The 84-year-old Pontiff was rushed to Rome's Gemelli hospital late on Monday night fighting for breath after suffering what his spokesman, Joaquin Navarro-Valls, described as a "laryngo-spasm". He declined to give a date for the Pope's discharge, but said he would remain in the hospital "for another few days".
The Pope had fallen victim to the influenza epidemic that has swept Italy during the current spell of intensely cold weather, but the respiratory infection which complicated it and caused the breathing crisis is another unwelcome development, on top of the Parkinson's disease that has steadily robbed the Pope of mobility and eloquence. Medical experts said constriction of the chest muscles caused by Parkinson's can make it more difficult for sufferers to fight the infection.
The first sign of the Pope's new health problem came on Sunday when he greeted crowds in St Peter's Square before a window open to the freezing weather. His voice, which has become increasingly difficult to understand as Parkinson's takes its course, was croaky as he repeatedly tried to clear his throat.
John Paul missed his customary Wednesday audience for pilgrims in St Peter's Square yesterday for the first time since September 2003, when he was sick with an intestinal ailment. But the Vatican went to considerable lengths to downplay the significance of the crisis. Mr Navarro-Valls, a member of Opus Dei, insisted the Pontiff's condition had stabilised, and the condition of his heart and lungs were "within normal limits". He had at no point lost consciousness, he was not in intensive care nor had he required a tracheotomy to breathe.
John Paul took breakfast yesterday and participated in a mass at his bedside, but all impending engagements have been cancelled.
A Roman proverb goes, "the Pope is never sick until he's dead", and furious speculation has invariably accompanied bouts of papal illness. The present Pope, in keeping with his no-nonsense image, has been much more frank with his billion-strong global flock than any previous incumbent. He kept the world closely informed of his recuperation after the assassination attempt by the Turkish terrorist Mehmet Ali Agca, who shot him in 1981, and during the operation to remove a tumour described as benign but "as big as an orange" from his stomach in 1992.
Given the intense secrecy that still cloaks the innermost workings of the Vatican, and the Pope's evident frailty, anxiety and speculation will remain intense until he is visibly back to normal. Mr Navarro-Valls's insistence to reporters thronging the Gemelli hospital yesterday that "there is no reason for alarm today" will not calm the fears. Catholics around the world lit candles and said prayers for the Pontiff's recovery. The latest crisis is also bound to reignite speculation about who is likely to succeed the first Polish pope in history.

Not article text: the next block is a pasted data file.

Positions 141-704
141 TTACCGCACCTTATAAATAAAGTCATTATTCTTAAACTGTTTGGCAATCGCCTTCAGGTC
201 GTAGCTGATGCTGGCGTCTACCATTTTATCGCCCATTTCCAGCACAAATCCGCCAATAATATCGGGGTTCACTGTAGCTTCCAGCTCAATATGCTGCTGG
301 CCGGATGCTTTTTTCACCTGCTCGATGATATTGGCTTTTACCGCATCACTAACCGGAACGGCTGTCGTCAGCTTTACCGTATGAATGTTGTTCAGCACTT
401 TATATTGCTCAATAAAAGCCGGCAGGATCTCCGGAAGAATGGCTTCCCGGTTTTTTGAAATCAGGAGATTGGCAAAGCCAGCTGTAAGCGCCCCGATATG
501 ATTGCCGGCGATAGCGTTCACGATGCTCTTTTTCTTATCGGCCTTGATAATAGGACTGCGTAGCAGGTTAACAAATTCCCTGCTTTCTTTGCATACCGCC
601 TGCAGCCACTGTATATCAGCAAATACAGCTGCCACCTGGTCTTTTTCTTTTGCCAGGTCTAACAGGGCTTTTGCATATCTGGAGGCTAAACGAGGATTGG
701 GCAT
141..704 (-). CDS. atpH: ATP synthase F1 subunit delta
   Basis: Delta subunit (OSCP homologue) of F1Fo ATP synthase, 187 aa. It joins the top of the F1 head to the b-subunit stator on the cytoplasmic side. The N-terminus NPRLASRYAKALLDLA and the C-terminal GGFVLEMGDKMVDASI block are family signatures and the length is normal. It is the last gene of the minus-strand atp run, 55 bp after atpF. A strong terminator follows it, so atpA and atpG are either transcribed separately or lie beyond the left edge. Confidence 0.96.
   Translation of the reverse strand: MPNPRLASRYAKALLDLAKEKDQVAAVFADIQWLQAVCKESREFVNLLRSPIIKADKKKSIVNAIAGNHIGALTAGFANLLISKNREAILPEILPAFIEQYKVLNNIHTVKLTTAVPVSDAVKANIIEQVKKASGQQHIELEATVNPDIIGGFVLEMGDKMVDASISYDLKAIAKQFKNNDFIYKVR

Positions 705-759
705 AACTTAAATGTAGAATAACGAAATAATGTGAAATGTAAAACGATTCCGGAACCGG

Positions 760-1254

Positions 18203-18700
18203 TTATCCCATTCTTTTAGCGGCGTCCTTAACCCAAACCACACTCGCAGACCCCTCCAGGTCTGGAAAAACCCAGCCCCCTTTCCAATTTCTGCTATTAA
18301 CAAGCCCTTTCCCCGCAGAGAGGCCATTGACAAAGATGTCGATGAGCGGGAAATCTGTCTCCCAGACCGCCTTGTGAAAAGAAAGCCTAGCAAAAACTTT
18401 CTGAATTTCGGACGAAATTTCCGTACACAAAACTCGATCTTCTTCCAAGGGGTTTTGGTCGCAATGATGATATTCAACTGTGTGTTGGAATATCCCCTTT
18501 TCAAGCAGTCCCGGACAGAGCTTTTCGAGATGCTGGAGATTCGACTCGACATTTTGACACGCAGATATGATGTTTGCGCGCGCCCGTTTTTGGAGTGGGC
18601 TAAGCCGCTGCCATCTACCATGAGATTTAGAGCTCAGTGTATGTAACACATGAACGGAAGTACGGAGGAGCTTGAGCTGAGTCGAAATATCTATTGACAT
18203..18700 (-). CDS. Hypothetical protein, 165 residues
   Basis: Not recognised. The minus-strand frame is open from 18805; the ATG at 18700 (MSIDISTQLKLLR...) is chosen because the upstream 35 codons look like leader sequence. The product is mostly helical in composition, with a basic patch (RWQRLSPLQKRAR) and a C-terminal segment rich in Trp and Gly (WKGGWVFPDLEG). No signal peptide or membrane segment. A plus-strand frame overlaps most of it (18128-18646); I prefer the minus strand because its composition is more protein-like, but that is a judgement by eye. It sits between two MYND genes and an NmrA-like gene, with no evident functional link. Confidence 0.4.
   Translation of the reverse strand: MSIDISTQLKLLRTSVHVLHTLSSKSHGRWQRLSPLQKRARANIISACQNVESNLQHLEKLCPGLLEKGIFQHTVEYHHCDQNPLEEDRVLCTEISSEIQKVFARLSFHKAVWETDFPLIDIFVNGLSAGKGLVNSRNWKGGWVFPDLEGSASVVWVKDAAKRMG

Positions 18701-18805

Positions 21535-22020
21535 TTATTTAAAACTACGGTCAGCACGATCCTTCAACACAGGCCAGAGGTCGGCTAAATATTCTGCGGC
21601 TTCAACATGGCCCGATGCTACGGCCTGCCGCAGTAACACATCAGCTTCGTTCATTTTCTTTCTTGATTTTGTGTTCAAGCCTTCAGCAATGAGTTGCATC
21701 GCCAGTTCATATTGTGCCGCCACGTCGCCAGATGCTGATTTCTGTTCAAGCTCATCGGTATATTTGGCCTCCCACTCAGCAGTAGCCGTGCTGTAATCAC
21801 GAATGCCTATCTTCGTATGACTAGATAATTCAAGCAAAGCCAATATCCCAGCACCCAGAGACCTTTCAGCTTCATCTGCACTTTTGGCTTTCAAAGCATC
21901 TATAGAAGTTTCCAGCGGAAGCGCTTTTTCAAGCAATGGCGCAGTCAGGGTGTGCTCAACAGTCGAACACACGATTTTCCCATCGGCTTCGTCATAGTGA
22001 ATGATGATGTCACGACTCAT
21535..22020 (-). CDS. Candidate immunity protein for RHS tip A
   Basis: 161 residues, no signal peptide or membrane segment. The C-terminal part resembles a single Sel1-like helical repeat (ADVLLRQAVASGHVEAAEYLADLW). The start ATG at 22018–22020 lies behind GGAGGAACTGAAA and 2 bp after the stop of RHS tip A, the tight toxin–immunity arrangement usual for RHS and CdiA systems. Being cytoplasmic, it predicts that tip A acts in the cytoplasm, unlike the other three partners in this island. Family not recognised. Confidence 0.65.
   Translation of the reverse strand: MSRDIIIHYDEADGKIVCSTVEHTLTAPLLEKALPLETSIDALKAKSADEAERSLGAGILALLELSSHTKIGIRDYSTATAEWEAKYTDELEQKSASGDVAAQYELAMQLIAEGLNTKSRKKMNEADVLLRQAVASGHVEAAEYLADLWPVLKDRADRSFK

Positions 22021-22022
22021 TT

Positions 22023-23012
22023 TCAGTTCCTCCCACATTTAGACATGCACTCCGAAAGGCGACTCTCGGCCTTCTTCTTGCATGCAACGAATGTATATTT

During his 27-year papacy, the second longest in history, John Paul has spearheaded a relentless fight by conservatives against the liberals and reformists who dominate the church in Britain and the United States, and most of the church's bishops and cardinals in office today are his own conservative-minded appointees. The latest turn of the conservative ratchet has seen Cardinal Josef Ratzinger, the Pope's personal theologian, nicknamed "Panzer Cardinal" for his hardline views and authoritarian instincts, being widely touted as a possible successor.
Vatican-watchers have generally regarded Ratzinger as too old, at 77, to succeed John Paul. But after the present incumbent's epic reign, odds have shortened on his being followed by another elderly prelate, to make the next papacy more likely to be relatively short.
Other favoured candidates include Cardinal Dionigi Tettemanzi, the Archbishop of Milan, 69, the Italian favourite, a natural mediator with few enemies, though Italians may no longer be able to dominate the Conclave, the meeting of cardinals after a pope's death that elects his successor.
The increasing strength of the Catholic Church outside Europe and North America has resulted in several non-Italians being discussed frequently as papabili ("pope-able"), including Cardinal Oscar Rodrigues Maradiaga, 60, a telegenic Honduran, and Nigeria's Cardinal Francis Arinze, 71, who would be the first black pope, if elected.
Austria's Cardinal Christoph Schonborn, 58, an intellectual heavyweight among the conservatives, could be a bridge between east and west but he is is considered too young by some and too similar to the present Slavic pope by others.
One possible outcome of John Paul's illness is still regarded as highly unlikely, the possibility that he might retire.